Bletchley rebooted: The crypto factory time remembered
High commands and dirty words in German – the story retold
Geek's Guide to Britain The Battle of Britain: it was won by the RAF and pilots in Hurricanes and Spitfires assisted by a new-fangled invention called radar that gave the enemy's position away.
It was the first campaign of the World War II fought entirely in the air and was waged by Germany's Air Force, the Luftwaffe, against the UK's Royal Air Force (RAF) during the summer and autumn of 1940.
But the bit about the radar is not the whole story. The RAF command actually already knew the Luftwaffe's plans before their pilots took off from France during those long days of summer and autumn.
That’s because the encrypted communications used by the Luftwaffe – thousands of messages about flight operations and targets – had been hacked by code-breakers of Bletchley Park, just outside Milton Keynes.
I learn this nugget about the Battle of Britain on a trip to Bletchley Park, armed with the Park’s new self-guided tour - a ruggedised iPod on lanyard that comes free with the admission ticket. Drifting between the huts of Bletchley, where the code-breakers worked, I'm getting sucked in and becoming oblivious to my ever-slowing footsteps.
The iPod guide continues: working on other enemy communications, Bletchley Park's code-smashers decrypted reports that Hitler's prized battleship the Bismarck had asked for navigational charts... so that Britain could send out a pair of Supermarine Spitfires to sink it.
The code-breakers also played a crucial role in the June 1944 D-Day landings in Normandy. Bletchley's operators were among the first to learn of the German surrender and of two massive nuclear blasts in the Japanese cities of Hiroshima and Nagasaki that finally brought WWII to an official end.
All this and more was only made possible by the fact Bletchley was a massive operation: between 9,000 and 12,000 dedicated staff (numbers vary) working intensely in shifts around the clock cracking hundreds of thousands encrypted Axis military signals.
Two-thirds of staff were women, three of the staff were chess champions – recruited for their unique problem-solving abilities – and one Bletchley Parker was Alan Turing, the father of modern computer science. Slaving in the huts I now pass, their work was hot in summer, cold in winter, grindingly repetitive all year 'round, and coders burned out.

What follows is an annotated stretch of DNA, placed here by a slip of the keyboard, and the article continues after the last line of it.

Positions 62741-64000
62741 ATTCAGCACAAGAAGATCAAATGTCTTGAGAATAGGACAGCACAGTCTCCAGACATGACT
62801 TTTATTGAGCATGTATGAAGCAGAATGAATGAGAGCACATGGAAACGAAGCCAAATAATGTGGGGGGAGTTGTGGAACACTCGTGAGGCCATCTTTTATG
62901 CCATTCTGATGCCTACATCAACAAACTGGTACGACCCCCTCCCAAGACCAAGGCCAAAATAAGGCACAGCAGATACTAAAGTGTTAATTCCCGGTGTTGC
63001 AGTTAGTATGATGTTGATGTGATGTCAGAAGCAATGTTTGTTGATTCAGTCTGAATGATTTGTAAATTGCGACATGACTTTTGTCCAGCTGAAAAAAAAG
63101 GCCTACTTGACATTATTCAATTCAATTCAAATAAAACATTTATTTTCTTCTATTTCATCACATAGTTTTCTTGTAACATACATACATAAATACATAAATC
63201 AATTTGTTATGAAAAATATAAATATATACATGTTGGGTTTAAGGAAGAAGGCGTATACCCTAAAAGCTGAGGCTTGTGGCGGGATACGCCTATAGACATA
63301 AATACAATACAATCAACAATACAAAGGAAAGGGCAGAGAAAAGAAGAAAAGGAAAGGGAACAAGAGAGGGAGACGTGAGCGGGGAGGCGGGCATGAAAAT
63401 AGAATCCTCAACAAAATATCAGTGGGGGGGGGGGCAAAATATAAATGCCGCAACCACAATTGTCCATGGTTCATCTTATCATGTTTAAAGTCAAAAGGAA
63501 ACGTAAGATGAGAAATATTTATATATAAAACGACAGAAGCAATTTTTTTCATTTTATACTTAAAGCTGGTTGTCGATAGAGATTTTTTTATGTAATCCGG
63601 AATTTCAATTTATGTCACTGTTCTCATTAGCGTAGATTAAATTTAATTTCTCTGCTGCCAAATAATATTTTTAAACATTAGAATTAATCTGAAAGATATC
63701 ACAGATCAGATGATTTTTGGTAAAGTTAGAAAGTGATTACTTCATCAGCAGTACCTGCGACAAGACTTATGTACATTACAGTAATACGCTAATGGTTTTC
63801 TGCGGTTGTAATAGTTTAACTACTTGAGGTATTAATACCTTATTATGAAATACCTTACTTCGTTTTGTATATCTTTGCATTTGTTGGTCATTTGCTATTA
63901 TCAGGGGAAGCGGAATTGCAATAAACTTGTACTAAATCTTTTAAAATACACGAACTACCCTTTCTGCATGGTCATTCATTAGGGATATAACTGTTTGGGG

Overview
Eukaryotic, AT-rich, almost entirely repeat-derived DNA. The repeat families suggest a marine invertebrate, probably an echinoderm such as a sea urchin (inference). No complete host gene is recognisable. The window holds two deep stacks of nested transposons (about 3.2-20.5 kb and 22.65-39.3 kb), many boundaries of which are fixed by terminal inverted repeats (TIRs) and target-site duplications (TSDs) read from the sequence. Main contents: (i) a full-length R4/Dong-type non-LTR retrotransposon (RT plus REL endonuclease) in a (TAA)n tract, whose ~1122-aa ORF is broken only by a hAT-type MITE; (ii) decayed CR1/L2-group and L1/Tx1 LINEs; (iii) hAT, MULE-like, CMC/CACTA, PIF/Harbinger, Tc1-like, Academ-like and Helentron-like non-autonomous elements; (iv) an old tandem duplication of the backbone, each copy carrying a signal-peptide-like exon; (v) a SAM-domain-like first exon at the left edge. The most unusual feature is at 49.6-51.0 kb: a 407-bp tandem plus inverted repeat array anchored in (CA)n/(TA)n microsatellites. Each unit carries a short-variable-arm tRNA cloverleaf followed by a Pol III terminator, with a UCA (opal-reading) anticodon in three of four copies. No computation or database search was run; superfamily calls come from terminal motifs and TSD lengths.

Bletchley Park manor house: where WWII de-coding began
Bletchley also saw the first computers ever used to hack crypto, called the Tunny and Colossus. The Colossus machines read 5,000 characters a second; with 10 Colossus operated by 500 staff they broke 63 million characters of "high-grade" German communications.
This story has been hidden from history. That's thanks to WWII being a narrative being shaped by gripping tales of the clash of men, the ripping of bullets and the sinking of steel. It's due, too, to the fact Bletchley was smothered into silence by the Official Secrets Act during and after the war. This place was so secret that pieces of paper stuffed into the cracks in huts' walls by those working inside, to keep out the cold winter winds, had to be removed after 1945 so that not one trace of Bletchley's wartime activities might be discovered.
This story is now packaged in the self-guided iPod tour that comes with the admission ticket. Seven hundred iPods are in stock, paid for by the Bletchley Park Trust while there were plans, when I visited, to make the guide available for download from iTunes. This hadn't yet happened. The guide and iPods come as £4.6m of Lottery Fund cash awarded to Bletchley Park in 2011 is being deployed in a major bout of renovation. That money is being spent renovating Bletchley's neglected code-breaking huts with a purpose-built visitors' centre due by next spring, too.
There are two streams to the tour – one for adults and one for kids – which are presented differently. Adults get the Jeremy-Vine like Jonathan Foyle and kids a redhead Women's Royal Navy Service (WREN) officer named "Dorothy". Foyle bestrides Bletchley while Dorothy operates behind a desk armed with blackboard, in-tray and glint in her eye. She is filmed in a scratchy, war-era cine-camera style.
Foyle packs in the facts and breaks out the veterans along with pertinent B&W clips from the war. Dorothy keeps the history bite sized, colourful and interactive.
The attack plans of Hitler's Luftwaffe for the Battle of Britain were known by Bletchley
You can tap through bios on code-breakers, get explanations of things like encryption and how the German cypher machines worked, and there are also quizzes and code-breaking challenges on schoolboy staples like Morse code.
The first challenge, though, is which tour to take: adults or kids? I mix and match, in case I miss something.
I begin at Bletchley Park's manor, where British wartime code-breaking began. The Victorian pile and its grounds were bought by the government in May 1938 to serve as a base for the Government Code and Cypher School (GC&CS) - that became GCHQ - in the event of a future war. When that war came in September 1939, the operation was small – with just 200 staff and catering courtesy of chiefs from London’s Savoy Hotel.
We're introduced to the first of the Germans' fiendish encryption devices: Enigma actually dated from WWI and was used banks to to encrypt messages to help prevent fraud before it was adopted by the German military. Enigma is an electro-mechanical device in a wooden case with a keyboard and set of three to five rotors. It was the rotors that disguised a character’s meaning using a list of settings approved in a codebook. Enigma could muster a possible 159 million, million, million settings.